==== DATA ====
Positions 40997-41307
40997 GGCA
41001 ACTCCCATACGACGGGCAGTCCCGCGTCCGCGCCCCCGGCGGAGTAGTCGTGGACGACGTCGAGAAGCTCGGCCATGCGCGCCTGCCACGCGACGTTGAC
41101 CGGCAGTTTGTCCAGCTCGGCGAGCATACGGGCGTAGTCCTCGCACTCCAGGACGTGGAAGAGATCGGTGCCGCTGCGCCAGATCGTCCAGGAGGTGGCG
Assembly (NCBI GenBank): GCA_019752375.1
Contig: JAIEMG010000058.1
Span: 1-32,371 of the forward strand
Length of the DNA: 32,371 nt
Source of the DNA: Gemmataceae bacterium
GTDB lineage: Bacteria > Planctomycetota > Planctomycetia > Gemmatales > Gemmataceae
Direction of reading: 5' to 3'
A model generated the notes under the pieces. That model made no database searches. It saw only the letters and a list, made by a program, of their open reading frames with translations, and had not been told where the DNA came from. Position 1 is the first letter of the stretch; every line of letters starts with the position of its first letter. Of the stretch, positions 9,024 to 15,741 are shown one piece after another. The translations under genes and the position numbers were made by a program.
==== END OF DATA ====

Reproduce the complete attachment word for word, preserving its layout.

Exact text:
Positions 40997-41307
40997 GGCA
41001 ACTCCCATACGACGGGCAGTCCCGCGTCCGCGCCCCCGGCGGAGTAGTCGTGGACGACGTCGAGAAGCTCGGCCATGCGCGCCTGCCACGCGACGTTGAC
41101 CGGCAGTTTGTCCAGCTCGGCGAGCATACGGGCGTAGTCCTCGCACTCCAGGACGTGGAAGAGATCGGTGCCGCTGCGCCAGATCGTCCAGGAGGTGGCG
Assembly (NCBI GenBank): GCA_019752375.1
Contig: JAIEMG010000058.1
Span: 1-32,371 of the forward strand
Length of the DNA: 32,371 nt
Source of the DNA: Gemmataceae bacterium
GTDB lineage: Bacteria > Planctomycetota > Planctomycetia > Gemmatales > Gemmataceae
Direction of reading: 5' to 3'
A model generated the notes under the pieces. That model made no database searches. It saw only the letters and a list, made by a program, of their open reading frames with translations, and had not been told where the DNA came from. Position 1 is the first letter of the stretch; every line of letters starts with the position of its first letter. Of the stretch, positions 9,024 to 15,741 are shown one piece after another. The translations under genes and the position numbers were made by a program.